Correlation of meniscal and articular cartilage injuries in children and adolescents with timing of anterior cruciate ligament reconstruction

Am J Sports Med. 2015 Feb;43(2):275-81. doi: 10.1177/0363546514559912. Epub 2014 Dec 12.


Background: In pediatric patients, anterior cruciate ligament (ACL) reconstruction is controversial; however, delaying surgery until skeletal maturity is complete may increase the risk of secondary meniscal and articular cartilage injury.

Purpose: To assess the risk of meniscal and chondral injuries with delay of ACL reconstruction.

Study design: Cohort study; Level of evidence, 3.

Methods: Records were reviewed in patients younger than 17 years (median age, 14 years) who had ACL reconstruction. Patients were consecutively enrolled and assigned to 1 of 3 surgical groups based on timing of surgery: acute (<6 weeks after surgery), subacute (6-12 weeks), or chronic (>3 months). The type and grade of meniscal injuries was documented according to the International Society of Arthroscopy, Knee Surgery, and Orthopaedic Sports Medicine (ISAKOS) meniscal classification criteria. International Cartilage Repair Society (ICRS) criteria were used to document location and grade of chondral injuries. Associations between patient characteristics and meniscal injury were tested using rank sum and chi-square tests. Regression analyses were conducted to model incidence and severity of lateral and medial meniscal tears. There were 130 patients who had 135 ACL reconstructions between the years of 2000 and 2012.

Results: Sixty-two ACL injuries were treated acutely, 37 were subacute, and 36 were chronic. Meniscal injuries (n = 112) included 70 lateral and 42 medial tears. Time to surgery had bivariate association with lateral and medial meniscal tears (P = .016 and .007, respectively). Independent risk factors for incidence of lateral meniscal tears were younger age (P = .028) and return to sports activities before surgery (P = .007). Patients with 1 episode of instability had 3-fold higher odds of higher grade lateral meniscal tear (95% CI, 1.30-7.60). Compared with acute reconstruction, subacute and chronic reconstruction patients had 1.45 and 2.82 times higher odds, respectively, of lateral meniscal tear severity (P = .12). Independent risk factors for incidence of medial meniscal tears were female sex (P = .03), older age (P = .01), and any episode of instability (P = .01). Adjusted odds ratio for medial meniscal tear was 4.7 for an instability episode (vs no episode; P = .01). Adjusted odds ratio for increased severity of medial meniscal tears included any instability episode, 5.6 (P < .01); playing sports before reconstruction, 15.2 (P < .01); and time to surgery greater than 3 months, 4.3 (P = .046). Seventeen patients had 23 chondral injuries. The risk factors for chondral injury included increased time to surgery (P = .005) and any instability episode (P = .001). For increased grade of chondral injury, risk factors were time to surgery (P ≤ .001) and any instability episode (P = .003).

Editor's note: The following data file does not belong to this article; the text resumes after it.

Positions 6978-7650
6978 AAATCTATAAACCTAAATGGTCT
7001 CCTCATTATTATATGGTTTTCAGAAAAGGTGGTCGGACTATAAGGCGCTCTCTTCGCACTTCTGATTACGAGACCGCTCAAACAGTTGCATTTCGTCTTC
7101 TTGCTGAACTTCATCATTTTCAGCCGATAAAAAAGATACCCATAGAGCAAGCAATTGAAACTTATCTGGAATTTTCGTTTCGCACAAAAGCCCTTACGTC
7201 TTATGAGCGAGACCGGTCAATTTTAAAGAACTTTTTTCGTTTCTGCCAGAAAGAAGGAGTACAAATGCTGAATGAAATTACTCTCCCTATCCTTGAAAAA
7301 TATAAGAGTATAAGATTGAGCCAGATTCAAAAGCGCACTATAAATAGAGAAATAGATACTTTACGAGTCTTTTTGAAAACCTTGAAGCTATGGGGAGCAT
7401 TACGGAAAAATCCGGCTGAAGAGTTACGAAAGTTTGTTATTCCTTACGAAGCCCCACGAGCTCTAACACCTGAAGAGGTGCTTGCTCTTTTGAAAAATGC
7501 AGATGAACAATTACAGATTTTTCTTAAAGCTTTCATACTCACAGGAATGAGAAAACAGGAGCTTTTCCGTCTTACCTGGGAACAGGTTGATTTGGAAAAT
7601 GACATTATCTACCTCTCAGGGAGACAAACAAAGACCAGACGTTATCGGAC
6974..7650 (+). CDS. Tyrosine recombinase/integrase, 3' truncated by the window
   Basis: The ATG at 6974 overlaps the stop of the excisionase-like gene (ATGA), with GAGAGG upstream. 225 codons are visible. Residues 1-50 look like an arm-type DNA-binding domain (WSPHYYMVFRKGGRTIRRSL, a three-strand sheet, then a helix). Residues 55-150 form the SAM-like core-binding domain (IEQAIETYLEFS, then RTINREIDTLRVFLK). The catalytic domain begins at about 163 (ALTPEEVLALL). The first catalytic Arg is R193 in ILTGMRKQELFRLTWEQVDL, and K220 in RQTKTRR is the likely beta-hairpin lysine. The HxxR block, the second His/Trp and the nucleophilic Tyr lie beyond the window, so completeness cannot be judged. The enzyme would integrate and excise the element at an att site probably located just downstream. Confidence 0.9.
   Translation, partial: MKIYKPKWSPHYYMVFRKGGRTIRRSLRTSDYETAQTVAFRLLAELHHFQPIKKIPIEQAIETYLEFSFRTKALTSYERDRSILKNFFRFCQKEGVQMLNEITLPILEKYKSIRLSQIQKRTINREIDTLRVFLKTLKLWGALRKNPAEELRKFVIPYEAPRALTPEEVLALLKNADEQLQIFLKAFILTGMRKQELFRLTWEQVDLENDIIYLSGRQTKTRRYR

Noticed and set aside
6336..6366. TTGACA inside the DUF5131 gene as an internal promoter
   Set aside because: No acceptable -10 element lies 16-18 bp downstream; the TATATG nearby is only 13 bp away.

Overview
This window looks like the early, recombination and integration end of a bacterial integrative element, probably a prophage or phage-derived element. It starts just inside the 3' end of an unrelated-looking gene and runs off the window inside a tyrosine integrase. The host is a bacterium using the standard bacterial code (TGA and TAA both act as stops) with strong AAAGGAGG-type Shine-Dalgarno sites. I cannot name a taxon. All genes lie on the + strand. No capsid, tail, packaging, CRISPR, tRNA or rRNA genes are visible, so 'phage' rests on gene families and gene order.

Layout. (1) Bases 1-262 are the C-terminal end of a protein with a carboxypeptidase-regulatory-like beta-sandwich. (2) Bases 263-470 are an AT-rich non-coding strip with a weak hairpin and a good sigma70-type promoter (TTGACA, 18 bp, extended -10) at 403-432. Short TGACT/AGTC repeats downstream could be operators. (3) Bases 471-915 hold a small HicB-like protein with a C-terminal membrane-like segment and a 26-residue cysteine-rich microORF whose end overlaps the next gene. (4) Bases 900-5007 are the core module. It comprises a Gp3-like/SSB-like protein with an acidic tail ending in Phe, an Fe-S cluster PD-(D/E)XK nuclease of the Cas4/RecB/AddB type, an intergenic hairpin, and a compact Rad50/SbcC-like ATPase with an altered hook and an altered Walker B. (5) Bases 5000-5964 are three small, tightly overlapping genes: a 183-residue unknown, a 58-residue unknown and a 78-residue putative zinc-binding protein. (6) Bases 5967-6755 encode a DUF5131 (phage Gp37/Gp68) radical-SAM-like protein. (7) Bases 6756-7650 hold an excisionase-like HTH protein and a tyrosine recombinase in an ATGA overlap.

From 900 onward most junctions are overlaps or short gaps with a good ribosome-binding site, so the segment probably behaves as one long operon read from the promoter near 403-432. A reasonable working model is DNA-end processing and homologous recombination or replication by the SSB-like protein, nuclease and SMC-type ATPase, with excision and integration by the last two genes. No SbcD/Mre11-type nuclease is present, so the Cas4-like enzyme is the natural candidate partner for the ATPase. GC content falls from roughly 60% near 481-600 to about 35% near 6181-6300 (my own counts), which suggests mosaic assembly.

Conclusion: Delayed ACL reconstruction increased the risks of secondary meniscal and chondral injuries in this population of pediatric patients.

Keywords: ACL; adolescent; cartilage; children; knee; meniscus; reconstruction; skeletally immature.

MeSH terms

  • Adolescent
  • Anterior Cruciate Ligament / surgery*
  • Anterior Cruciate Ligament Injuries
  • Anterior Cruciate Ligament Reconstruction / methods*
  • Cartilage, Articular / injuries*
  • Child
  • Cohort Studies
  • Female
  • Humans
  • Incidence
  • Knee Injuries / epidemiology
  • Male
  • Odds Ratio
  • Retrospective Studies
  • Risk Factors
  • Tibial Meniscus Injuries*
  • Time Factors